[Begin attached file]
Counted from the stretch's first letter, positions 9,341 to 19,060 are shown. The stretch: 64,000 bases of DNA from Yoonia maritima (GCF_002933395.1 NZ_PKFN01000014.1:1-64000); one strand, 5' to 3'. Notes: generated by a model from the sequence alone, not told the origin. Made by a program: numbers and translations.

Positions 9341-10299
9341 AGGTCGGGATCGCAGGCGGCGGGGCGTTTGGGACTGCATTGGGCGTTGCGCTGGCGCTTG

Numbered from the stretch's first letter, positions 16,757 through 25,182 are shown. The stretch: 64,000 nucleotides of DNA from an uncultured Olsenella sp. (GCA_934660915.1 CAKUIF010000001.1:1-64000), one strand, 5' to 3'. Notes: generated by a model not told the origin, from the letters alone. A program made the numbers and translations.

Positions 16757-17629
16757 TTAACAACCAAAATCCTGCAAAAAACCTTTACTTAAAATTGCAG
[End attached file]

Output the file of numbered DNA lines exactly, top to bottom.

Counted from the stretch's first letter, positions 9,341 to 19,060 are shown. The stretch: 64,000 bases of DNA from Yoonia maritima (GCF_002933395.1 NZ_PKFN01000014.1:1-64000); one strand, 5' to 3'. Notes: generated by a model from the sequence alone, not told the origin. Made by a program: numbers and translations.

Positions 9341-10299
9341 AGGTCGGGATCGCAGGCGGCGGGGCGTTTGGGACTGCATTGGGCGTTGCGCTGGCGCTTG

Numbered from the stretch's first letter, positions 16,757 through 25,182 are shown. The stretch: 64,000 nucleotides of DNA from an uncultured Olsenella sp. (GCA_934660915.1 CAKUIF010000001.1:1-64000), one strand, 5' to 3'. Notes: generated by a model not told the origin, from the letters alone. A program made the numbers and translations.

Positions 16757-17629
16757 TTAACAACCAAAATCCTGCAAAAAACCTTTACTTAAAATTGCAG